Military Band Arranging
Arranging for Military Band from Organ Scores was partially explained in the March 1921 issue of the Musician. The keyboards (Manual and Pedal), the various "Stops" and the registration of their real sound was described therein. Also the opening bars of Du Bois' "Grand Chorus" for organ was scored for full band to illustrate the Wind Band parallel to the "Great Organ."
Scoring for smaller combinations of wind instruments to parallel the "Swell" and "Choir Organ," which are really components of the Great Organ, will now be considered.
As previously stated, the wind band parallel to the Swell Organ would, as a general rule, include all reeds, flute, and light brass, viz:--Flue, Oboe, Bassoon, All Clarinets (Eb, Bb, Alto, and Bass), Alto, Tenor, and Baritone Saxophones, Cornets, Flugelhorns, French Horns, and Euphonium. It is not always necessary, nor desirable, to use all instruments in a continuous tutti, when scoring from the Swell Organ part, but a judicious selection should be made from among them, and care taken not to overload the score. Careful study of the registers of the "Stops" should be made. As before noted, the 2-foot stops will sound two octaves higher, 4-foot stops one octave higher, 8-foot stops as written, 16-foot stops one octave lower, and 32-foot stops two octaves lower than written, in the organ score.
The Choir Organ could be paralleled with the following instruments: Flute and all reeds, except the Ten or, Baritone and Bass Saxophones. One Flugelhorn or cornet, two French horns, and one Euphonium would be sufficient brass. Similarly with the instructions given for the Swell Organ instrumentation, care should be taken not to score too heavily.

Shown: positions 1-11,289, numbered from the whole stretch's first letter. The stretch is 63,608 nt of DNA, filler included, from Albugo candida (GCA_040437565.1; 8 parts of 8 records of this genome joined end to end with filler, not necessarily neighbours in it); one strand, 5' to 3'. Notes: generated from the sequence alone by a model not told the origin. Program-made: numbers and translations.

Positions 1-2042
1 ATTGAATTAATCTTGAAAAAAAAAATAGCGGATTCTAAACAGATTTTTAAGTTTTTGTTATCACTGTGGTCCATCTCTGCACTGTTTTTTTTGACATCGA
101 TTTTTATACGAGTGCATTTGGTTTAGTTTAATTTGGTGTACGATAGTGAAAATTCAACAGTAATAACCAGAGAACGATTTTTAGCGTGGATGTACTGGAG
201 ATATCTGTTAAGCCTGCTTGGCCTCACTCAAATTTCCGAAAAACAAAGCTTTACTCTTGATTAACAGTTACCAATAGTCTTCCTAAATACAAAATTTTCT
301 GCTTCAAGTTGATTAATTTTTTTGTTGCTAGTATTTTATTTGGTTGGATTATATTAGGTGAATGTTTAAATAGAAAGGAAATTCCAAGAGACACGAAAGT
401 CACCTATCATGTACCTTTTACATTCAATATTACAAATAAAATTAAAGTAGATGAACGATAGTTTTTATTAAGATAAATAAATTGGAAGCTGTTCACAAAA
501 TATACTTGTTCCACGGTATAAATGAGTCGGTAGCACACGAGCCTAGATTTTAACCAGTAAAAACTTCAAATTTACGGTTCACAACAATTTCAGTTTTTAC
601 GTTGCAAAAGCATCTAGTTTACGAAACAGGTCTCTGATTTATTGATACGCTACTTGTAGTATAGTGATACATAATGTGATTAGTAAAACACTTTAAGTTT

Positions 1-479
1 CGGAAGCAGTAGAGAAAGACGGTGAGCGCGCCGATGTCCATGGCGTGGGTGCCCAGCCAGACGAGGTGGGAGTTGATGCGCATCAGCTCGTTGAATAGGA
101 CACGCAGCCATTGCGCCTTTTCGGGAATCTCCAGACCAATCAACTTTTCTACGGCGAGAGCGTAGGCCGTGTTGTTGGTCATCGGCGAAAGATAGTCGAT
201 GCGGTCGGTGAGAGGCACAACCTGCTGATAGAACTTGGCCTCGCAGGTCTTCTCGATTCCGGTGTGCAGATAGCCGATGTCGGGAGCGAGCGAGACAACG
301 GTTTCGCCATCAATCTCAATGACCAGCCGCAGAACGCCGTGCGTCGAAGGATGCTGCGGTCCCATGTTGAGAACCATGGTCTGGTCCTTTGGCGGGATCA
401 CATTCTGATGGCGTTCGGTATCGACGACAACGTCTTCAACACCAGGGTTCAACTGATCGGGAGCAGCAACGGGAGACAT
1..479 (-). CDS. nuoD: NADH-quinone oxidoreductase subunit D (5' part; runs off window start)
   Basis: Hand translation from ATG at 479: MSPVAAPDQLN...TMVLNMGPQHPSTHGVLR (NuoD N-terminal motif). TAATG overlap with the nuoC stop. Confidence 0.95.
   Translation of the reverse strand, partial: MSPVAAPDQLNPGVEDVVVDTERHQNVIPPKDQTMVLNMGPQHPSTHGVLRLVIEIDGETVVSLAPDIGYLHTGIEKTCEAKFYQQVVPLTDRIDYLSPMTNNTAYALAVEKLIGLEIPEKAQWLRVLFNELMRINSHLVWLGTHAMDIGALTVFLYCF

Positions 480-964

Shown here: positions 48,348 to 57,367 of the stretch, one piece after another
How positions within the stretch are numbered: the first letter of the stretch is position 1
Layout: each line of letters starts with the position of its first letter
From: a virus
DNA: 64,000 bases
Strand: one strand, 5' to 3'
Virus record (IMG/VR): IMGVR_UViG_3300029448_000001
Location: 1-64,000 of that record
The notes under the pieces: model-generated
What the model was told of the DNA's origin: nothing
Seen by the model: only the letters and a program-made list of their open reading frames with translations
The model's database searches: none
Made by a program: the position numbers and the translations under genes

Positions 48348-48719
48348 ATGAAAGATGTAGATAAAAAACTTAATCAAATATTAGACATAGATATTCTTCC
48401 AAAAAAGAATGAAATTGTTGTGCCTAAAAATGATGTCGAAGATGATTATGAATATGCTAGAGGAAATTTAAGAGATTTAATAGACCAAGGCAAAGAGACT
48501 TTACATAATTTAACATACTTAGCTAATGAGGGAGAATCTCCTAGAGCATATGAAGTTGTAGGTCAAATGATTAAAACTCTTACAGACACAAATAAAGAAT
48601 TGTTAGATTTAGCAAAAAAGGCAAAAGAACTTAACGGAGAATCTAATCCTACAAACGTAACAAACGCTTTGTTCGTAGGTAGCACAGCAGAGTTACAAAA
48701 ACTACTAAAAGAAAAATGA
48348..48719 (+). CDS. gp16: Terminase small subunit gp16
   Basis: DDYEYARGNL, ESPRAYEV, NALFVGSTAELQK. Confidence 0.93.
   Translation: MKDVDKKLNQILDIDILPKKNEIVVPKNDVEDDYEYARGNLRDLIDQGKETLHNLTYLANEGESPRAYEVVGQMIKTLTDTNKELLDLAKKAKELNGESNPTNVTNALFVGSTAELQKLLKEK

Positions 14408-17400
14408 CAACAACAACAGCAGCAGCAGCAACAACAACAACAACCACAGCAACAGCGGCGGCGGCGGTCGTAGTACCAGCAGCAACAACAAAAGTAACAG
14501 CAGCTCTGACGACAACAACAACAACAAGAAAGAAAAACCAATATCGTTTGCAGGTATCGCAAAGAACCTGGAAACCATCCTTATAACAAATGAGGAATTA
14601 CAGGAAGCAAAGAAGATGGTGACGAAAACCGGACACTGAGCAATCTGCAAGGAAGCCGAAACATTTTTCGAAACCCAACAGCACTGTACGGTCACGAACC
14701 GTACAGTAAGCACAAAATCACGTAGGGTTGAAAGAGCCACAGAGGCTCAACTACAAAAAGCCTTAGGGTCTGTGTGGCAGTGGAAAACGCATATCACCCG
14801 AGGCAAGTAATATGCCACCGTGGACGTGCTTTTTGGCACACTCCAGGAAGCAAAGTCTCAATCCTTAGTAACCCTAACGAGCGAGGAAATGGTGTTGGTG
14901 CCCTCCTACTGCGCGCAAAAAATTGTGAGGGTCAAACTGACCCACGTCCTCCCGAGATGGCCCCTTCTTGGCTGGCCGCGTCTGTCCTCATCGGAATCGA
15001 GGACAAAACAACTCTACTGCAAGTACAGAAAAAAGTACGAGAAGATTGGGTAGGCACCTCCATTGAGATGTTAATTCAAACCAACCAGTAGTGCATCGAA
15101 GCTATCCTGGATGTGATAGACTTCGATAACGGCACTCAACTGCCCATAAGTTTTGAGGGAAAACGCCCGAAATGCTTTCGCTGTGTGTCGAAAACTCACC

The accompanying extract from Gluck's "Orpheus" Ballet No. 18, written for the Choir Organ (8-ft. stops), is arranged for 4 Bb Clarinets, Alto Clarinet, Bass Clarinet, French Horn and Bassoon (see illustration, No. 1 and No. 2). The second part of the ballet, immediately following the extract, given herewith, would require the use of a flute and oboe, and perhaps a cornet, or flugelhorn.
In conclusion, it may be well to mention the fact that to arrange well from organ scores, or any other for that matter, the student must, experiment considerably with passages requiring only a few instruments to record them, that is, if he desires to do the work well. Therefore, a band should always be available for the use of the student, that, he might hear his work played. It, is often necessary to "cue" extensively in passages where a mixture of certain brass and reed instruments are needed, in order that a careful selection of the best sounding combination may be made after the tryout, with the band. There are no set rules for the student arranger to follow. Work, continuous and incessant, if he have sufficient theoretical foundation to carry it forward, will alone bring results. The arranger should practice as diligently with his pen as the successful performer must, with his instrument.